International Investment Law (Honours) (LAWS10199)
Normal Year Taken
Delivery Session Year
**This course is only open to visiting students coming through a direct exchange with the School of Law (including Erasmus students on a Law-specific Exchange). Exchange students outside of Law and independent study abroad students are not eligible to enrol in this course, with no exceptions.** Please note that 3rd year Law courses are high-demand, meaning that they have a very high number of students wishing to enrol in a very limited number of spaces. These enrolments are managed strictly by the Visiting Student Office, in line with the quotas allocated by the department, and all enquiries to enrol in these courses must be made through the CAHSS Visiting Student Office. It is not appropriate for students to contact the department directly to request additional spaces. If there is sufficient space for other visiting students to enrol at the start of the semester, visiting students must have completed at least 3 Law courses at grade B or above to qualify for this course; we will only consider University/College level courses.
International Investment Law has become a very important area of public international law and extremely popular among young practitioners and academics. As states strive to attract foreign investment as a driver for development, the law of investment protection has evolved through, both: i) the negotiation of some 3000 international investment agreements (IIAs) currently concluded, and ii) the development of its unique dispute settlement mechanism, investor-state dispute settlement (ISDS). However, after a backlash against ISDS and the legitimacy of IIAs, international investment law is currently going through profound changes and reforms. This course provides an introduction and general overview to these two aspects of international investment law. It starts with a general overview of the investment regime and its public and private divide. It then addresses procedural and substantive provisions of IIAs. Students will consider the main standards of protection incorporated in IIAs, most-favoured national treatment, national treatment, fair and equitable treatment, full protection and security and expropriation with compensation. Through the analysis of different IIAs and the reflection on the decisions of arbitral tribunals, students are expected to discuss the adequacy of investment provisions vis a vis states' regulatory freedom. The course ends with a discussion of the legitimacy and efficacy of the investment regime, and an assessment of the reforms proposed.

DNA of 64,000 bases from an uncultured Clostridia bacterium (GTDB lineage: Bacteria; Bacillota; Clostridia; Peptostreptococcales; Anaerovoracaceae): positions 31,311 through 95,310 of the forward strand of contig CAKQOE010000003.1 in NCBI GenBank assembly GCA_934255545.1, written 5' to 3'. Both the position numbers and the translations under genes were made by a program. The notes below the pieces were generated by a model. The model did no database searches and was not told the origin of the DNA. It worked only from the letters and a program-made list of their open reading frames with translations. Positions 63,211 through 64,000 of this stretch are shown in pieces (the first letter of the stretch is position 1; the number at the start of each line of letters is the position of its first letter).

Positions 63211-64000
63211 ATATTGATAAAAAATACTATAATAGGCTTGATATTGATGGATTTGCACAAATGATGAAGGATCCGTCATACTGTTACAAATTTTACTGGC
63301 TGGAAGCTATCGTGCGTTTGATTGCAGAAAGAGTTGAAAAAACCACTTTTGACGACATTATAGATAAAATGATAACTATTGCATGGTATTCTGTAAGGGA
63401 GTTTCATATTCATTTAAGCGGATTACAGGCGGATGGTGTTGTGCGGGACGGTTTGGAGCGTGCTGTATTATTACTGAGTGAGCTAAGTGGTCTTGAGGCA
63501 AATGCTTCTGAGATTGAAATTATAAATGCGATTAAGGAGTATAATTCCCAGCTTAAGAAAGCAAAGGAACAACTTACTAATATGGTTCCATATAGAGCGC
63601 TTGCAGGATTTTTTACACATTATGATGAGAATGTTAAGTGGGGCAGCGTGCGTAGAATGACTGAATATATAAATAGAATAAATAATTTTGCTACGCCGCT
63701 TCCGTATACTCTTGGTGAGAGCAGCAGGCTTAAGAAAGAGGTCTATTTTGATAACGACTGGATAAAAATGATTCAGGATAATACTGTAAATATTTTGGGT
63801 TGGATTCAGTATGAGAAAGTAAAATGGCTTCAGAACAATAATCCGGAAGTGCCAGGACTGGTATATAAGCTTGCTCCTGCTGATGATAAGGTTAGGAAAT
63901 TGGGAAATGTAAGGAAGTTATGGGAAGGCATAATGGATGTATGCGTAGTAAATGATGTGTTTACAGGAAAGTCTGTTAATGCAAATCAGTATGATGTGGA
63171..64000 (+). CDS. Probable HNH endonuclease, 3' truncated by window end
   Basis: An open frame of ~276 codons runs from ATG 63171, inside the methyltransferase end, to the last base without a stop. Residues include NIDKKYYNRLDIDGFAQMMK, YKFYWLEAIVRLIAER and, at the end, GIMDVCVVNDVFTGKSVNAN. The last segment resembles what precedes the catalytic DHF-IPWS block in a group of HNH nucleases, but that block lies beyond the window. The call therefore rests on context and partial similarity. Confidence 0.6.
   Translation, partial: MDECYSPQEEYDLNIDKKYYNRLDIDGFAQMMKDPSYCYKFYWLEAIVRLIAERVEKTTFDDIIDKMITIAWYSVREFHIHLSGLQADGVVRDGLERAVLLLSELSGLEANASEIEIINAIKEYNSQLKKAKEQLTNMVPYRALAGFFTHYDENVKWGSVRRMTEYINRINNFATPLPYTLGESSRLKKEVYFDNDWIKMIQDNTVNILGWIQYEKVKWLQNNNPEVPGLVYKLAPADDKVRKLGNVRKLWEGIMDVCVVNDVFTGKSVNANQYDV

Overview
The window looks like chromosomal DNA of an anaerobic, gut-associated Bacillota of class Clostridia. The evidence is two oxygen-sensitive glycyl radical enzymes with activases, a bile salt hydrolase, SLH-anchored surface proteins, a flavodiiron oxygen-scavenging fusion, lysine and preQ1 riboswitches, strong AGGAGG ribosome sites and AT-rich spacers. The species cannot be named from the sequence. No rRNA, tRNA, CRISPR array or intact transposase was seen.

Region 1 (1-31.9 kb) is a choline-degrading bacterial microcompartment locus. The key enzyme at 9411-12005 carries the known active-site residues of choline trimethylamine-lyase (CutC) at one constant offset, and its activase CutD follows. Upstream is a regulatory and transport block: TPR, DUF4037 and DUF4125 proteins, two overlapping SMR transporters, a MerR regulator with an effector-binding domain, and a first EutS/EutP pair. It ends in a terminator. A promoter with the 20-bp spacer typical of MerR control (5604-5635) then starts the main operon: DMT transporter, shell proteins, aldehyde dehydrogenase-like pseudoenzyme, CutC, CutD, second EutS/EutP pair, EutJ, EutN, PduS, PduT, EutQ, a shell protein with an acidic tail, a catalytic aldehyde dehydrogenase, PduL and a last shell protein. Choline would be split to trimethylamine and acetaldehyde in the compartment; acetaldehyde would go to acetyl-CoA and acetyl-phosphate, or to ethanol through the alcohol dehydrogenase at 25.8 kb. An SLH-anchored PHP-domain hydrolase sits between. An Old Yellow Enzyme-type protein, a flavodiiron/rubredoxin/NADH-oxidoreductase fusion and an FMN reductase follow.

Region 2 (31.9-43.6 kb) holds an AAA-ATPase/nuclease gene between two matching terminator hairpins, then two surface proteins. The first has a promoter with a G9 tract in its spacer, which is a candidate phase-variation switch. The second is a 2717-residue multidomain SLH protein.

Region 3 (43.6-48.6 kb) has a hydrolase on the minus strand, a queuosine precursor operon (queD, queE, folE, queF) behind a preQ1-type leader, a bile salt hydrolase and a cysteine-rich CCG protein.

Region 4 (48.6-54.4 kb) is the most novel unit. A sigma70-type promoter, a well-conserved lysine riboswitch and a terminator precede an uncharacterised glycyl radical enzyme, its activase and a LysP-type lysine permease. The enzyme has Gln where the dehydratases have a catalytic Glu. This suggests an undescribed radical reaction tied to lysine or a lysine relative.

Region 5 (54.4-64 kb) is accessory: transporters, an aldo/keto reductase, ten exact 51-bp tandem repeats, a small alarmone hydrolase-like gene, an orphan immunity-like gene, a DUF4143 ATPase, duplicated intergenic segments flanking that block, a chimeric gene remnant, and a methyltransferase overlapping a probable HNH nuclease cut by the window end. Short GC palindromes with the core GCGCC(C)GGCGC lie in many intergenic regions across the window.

The course progresses in content and complexity as student get acquainted with this area of law. The instructor will provide reading materials for preparation of the class, but as the course develops students will be expected to find additional sources and share them in class. The basic content of the course includes: - Historical introduction to international investment law; - International Investment Agreements (including bilateral investment treaties (BITs), multilateral investment treaties (MITs) and Free Trade Agreements (FTAs)); - Investor-State dispute settlement; - Standards of treatment in international investment law; - Expropriation; - An assessment of the legitimacy and efficacy of the investment protection regime.
Written Exam 90%, Coursework 10%, Practical Exam 0%
All course information obtained from this visiting student course finder should be regarded as provisional. We cannot guarantee that places will be available for any particular course. For more information, please see the visiting student disclaimer: